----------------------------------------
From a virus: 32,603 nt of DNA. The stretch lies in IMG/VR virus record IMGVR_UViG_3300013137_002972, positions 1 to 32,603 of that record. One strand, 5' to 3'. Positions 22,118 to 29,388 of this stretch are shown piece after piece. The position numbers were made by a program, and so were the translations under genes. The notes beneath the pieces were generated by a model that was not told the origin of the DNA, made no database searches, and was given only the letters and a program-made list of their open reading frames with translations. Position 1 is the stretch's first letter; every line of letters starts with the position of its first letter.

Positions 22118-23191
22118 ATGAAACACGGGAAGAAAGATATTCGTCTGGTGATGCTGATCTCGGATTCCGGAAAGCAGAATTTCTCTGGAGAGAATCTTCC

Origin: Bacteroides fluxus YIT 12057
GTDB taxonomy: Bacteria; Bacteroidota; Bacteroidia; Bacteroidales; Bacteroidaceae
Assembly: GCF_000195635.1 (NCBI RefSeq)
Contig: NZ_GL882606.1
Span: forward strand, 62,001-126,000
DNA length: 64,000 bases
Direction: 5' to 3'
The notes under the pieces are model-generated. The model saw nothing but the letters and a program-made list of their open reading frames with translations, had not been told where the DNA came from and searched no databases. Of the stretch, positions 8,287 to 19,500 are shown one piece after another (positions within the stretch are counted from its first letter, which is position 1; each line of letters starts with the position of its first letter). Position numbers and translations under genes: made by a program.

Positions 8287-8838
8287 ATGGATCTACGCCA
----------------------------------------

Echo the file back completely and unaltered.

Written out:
From a virus: 32,603 nt of DNA. The stretch lies in IMG/VR virus record IMGVR_UViG_3300013137_002972, positions 1 to 32,603 of that record. One strand, 5' to 3'. Positions 22,118 to 29,388 of this stretch are shown piece after piece. The position numbers were made by a program, and so were the translations under genes. The notes beneath the pieces were generated by a model that was not told the origin of the DNA, made no database searches, and was given only the letters and a program-made list of their open reading frames with translations. Position 1 is the stretch's first letter; every line of letters starts with the position of its first letter.

Positions 22118-23191
22118 ATGAAACACGGGAAGAAAGATATTCGTCTGGTGATGCTGATCTCGGATTCCGGAAAGCAGAATTTCTCTGGAGAGAATCTTCC

Origin: Bacteroides fluxus YIT 12057
GTDB taxonomy: Bacteria; Bacteroidota; Bacteroidia; Bacteroidales; Bacteroidaceae
Assembly: GCF_000195635.1 (NCBI RefSeq)
Contig: NZ_GL882606.1
Span: forward strand, 62,001-126,000
DNA length: 64,000 bases
Direction: 5' to 3'
The notes under the pieces are model-generated. The model saw nothing but the letters and a program-made list of their open reading frames with translations, had not been told where the DNA came from and searched no databases. Of the stretch, positions 8,287 to 19,500 are shown one piece after another (positions within the stretch are counted from its first letter, which is position 1; each line of letters starts with the position of its first letter). Position numbers and translations under genes: made by a program.

Positions 8287-8838
8287 ATGGATCTACGCCA